The next day at a Caribbean dock and at a beach-front bar, Bond spoke to an uncooperative Quarrel and found himself jumped by Quarrel and the bar-tender Puss-Fellar in a backroom. CIA agent Leiter broke up the fight, and admitted the two worked for him. As they talked in the bar, "Freelance" attempted to take more pictures - when she refused to talk, Bond confiscated her film and let her go. Strangways had found some rock samples (sent to Dent's lab) on Crab Key, and Bond decided it might be where radio-jamming of American rockets was occurring. Crab Key was owned by villainous, reclusive and menacing half-Chinese Dr. Julius No (Joseph Wiseman) (with metal prosthetic hands), who operated a bauxite mine (with a "low-scan C-H radar setup") heavily guarded by armed security, and it was known that "none of the local fishermen will go near the place."

The following morning, Bond spoke to Professor Dent about Strangways' rock sample for analysis, and was told the mineral was "low-grade iron pyrites." Dent denied it was geologically possible for them to have come from Crab Key. Immediately afterwards, Dent took a yacht to Crab Key. In a room with a large skylight, a single chair and table (with a cage on it containing a venomous tarantula), Dr. No's voice chastised Dent for an unauthorized daytime visit, and for not killing Bond. Dent left with the cage and the simple command: "Tonight." In his room that evening, Bond noticed his briefcase and closet had been searched. That night as he slept, the tarantula crawled up his arm, but he was able to bash it with his shoe.

The next day, Bond learned from Pleydell-Smith's Government House suspicious secretary Miss Taro (Zena Marshall) that Strangways had checked out two official files (on Doctor No and Crab Key), now missing. Bond received a package from London, a Geiger counter, which picked up signs of radioactivity from the bottom of Quarrel's boat where the Crab Key rocks were placed (contrary to Dent's analysis). He caught Miss Taro listening in at a keyhole - a suspicious sign that she was secretly working for Dr. No. On his way to a date that afternoon with Miss Taro at her mountain apartment, Bond (in a rented blue Sunbeam Tiger convertible) narrowly escaped death when a large black hearse pursued and attempted to steer him off the road. He escaped under a crane and forced the murderers (the "Three Blind Mice") off a cliff and their car crashed in flames ("I think they were on their way to a funeral") (# 4-6 deaths, # 2-4 Bond kills). Miss Taro was speechless when Bond arrived unharmed, and told her: "I thought I was invited up here to admire the view." After she took a phone call from someone wanting to keep Bond there, he seduced Miss Taro (# 2 tryst). Then he had her arrested after ordering a 'taxi' (the local police authorities) - she spit in Bond's face as they drove off. He set a trap, making the bed look like there was a figure sleeping there. He sat in a chair and awaited the arrival of an assassin. After Professor Dent had emptied his Smith-Wesson silencer-gun into the bed in an attempted assassination, Bond noted: "You've had your six," and killed Professor Dent (# 7 death, # 5 Bond kill) in cold-blood with two bullets from his Walther PPK.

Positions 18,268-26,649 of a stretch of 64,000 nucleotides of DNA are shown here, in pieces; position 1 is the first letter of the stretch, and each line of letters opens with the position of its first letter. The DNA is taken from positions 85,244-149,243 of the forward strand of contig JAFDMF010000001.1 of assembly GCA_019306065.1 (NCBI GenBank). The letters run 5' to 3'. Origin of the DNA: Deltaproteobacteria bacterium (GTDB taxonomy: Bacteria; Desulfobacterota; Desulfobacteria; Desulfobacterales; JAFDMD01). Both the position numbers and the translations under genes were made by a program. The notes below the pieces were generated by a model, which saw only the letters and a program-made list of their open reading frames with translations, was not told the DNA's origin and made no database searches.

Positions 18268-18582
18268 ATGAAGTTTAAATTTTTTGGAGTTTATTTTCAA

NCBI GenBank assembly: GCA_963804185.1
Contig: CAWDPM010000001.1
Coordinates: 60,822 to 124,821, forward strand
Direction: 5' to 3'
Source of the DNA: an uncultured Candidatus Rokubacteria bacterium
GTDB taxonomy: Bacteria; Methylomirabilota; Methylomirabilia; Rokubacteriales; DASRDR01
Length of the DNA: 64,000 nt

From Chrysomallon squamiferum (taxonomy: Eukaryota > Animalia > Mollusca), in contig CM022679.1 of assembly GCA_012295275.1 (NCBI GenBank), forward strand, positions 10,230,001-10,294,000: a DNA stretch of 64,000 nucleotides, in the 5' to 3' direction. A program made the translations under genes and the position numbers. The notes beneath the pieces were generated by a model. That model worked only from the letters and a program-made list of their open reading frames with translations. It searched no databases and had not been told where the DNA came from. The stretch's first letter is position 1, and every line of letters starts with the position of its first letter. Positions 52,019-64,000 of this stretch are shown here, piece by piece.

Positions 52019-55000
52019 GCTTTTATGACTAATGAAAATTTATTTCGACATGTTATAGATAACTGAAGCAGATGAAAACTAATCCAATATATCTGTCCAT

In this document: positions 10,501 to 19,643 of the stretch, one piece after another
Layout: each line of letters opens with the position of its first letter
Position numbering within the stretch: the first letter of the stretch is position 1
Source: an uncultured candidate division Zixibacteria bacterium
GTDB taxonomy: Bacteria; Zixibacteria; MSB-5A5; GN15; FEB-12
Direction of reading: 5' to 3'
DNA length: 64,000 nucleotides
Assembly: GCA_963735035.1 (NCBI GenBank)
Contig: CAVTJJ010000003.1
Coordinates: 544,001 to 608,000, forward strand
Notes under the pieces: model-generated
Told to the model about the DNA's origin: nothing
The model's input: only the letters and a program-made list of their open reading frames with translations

Quarrel and Bond set off in a small canoe from Kingston harbor and arrived that evening at Crab Key, where the next morning in a small cove, they encountered shell-searching, carefree bikinied Honey Ryder (Ursula Andress) emerging Venus-like from the water, singing the calypso song "Underneath the Mango Tree." Honey asked: "What are you doing here? Looking for shells?" Bond (glibly) replied: "No, I'm just looking." She regularly trespassed on Crab Key to collect shells to sell to tourists. They evaded a high-powered security boat that fired bullets at the beach area, and then threatened to return with dogs. Honey led them to a hiding place, where they avoided another foot patrol by breathing through under-water tubes, although Bond had to knife one of the guards in the back (# 8 death, # 6 Bond kill). Honey believed Dr. No had killed her marine zoologist father - he had disappeared while exploring on Crab Key. She had lived all over the world (the Philippines, Bali, Hawaii - "anywhere there were shells") with her father. She didn't go to school, but resourcefully learned everything as a child by reading an encyclopedia ("I started at 'A' when I was eight, and now I've reached 'T'. I bet I know a lot more things than you do!").